Tripped on a pavement

Many people are likely to have been in this situation, casually walking down a street and then you trip or fall due to a broken or badly placed paving stone. What many people do not realise is that in many cases where a trip is down to a fault with a pavement or road, the local authority or highways agency is often liable for paying a compensation claim. All highway authorities have the legal duty of care to ensure that all footpaths and roads are maintained to standards, these standards have been put in place to ensure individuals cannot be injured due to a fault. If personal injury is caused through any trip or fall there is potentially the opportunity to make a compensation claim.
It must also be considered that not all claims will be successful, a trip or fall on a footpath does not mean that the highways agency is immediately liable. All individuals have the duty of care to ensure they are looking where they are going and putting their feet, even if a pavement stone is raised higher that the rest, a claim may be difficult to pursue.
To ensure that the standards of footpaths and roads are met highways agencies have systems in place to ensure that these are checked on a regular basis. Understandably there are many miles of footpaths and roads, due to this some faults may be missed, or may occur after an inspection. Sites which are renowned for having faults are often checked on a more routine basis. A claim is more likely to succeed if an authority finds they do have faults on their footpaths roads but fail to rectify these problems. Once a fault has been found the authority must fix the problem by law, failing to do so will leave the authority liable. Claims are also more likely to succeed if a trip or fall is reported on a footpath which has had a fault reported by a member of the public; complaints must be followed up by all highways authorities.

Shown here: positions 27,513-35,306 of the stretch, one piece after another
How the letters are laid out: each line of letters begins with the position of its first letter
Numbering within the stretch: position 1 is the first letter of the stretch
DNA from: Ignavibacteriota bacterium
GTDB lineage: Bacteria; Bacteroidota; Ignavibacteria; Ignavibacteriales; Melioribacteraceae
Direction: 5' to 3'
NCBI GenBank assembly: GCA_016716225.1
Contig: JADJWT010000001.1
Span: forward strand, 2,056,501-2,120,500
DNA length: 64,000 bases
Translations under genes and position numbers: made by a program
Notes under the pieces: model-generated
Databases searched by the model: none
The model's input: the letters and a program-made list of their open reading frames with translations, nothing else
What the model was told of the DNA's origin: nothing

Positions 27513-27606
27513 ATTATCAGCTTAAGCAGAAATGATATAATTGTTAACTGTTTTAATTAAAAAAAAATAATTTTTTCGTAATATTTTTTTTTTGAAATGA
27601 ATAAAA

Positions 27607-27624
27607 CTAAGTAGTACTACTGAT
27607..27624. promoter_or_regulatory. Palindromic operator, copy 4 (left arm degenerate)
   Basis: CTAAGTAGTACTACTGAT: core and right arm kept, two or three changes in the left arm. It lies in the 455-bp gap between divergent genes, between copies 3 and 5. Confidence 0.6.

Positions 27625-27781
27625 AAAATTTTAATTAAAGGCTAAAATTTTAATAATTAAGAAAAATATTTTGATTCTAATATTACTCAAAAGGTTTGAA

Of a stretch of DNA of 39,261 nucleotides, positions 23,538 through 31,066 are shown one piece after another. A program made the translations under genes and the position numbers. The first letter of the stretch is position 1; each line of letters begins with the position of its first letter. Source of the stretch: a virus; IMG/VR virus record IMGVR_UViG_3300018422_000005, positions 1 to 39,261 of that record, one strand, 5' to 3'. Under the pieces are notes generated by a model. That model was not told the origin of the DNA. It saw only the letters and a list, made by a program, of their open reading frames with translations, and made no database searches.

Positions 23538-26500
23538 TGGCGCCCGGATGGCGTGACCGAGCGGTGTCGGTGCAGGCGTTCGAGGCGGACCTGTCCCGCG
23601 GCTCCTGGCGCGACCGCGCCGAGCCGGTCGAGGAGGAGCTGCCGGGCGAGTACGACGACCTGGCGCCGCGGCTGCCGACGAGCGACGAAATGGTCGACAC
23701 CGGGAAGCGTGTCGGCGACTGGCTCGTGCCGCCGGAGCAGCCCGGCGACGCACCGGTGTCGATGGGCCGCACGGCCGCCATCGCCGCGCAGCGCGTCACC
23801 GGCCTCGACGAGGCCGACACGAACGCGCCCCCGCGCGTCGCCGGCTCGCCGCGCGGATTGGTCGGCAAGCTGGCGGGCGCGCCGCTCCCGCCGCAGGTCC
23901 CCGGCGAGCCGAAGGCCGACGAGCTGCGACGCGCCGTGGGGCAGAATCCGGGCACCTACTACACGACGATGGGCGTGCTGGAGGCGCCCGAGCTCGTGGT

Anybody who feels they do have a good chance of making a successful claim should return to the footpath at which the injury happened and photograph the pavement defect. The location and size of the defect should also be noted, the more details which are provided the more likely a claim is to be successful. One way to show how large the defect is, is to take a photograph of the defect with a common item placed next to it, providing an idea of size, for example us a coin or tape measure. A fall which is less than 2.5cm is unlikely to lead to a successful claim although it must be considered that each individual case is judged on its evidence. People wishing to make a claim against an authority are advised to gather evidence as soon as physically possible and also to contact a solicitor or specialist claims firm.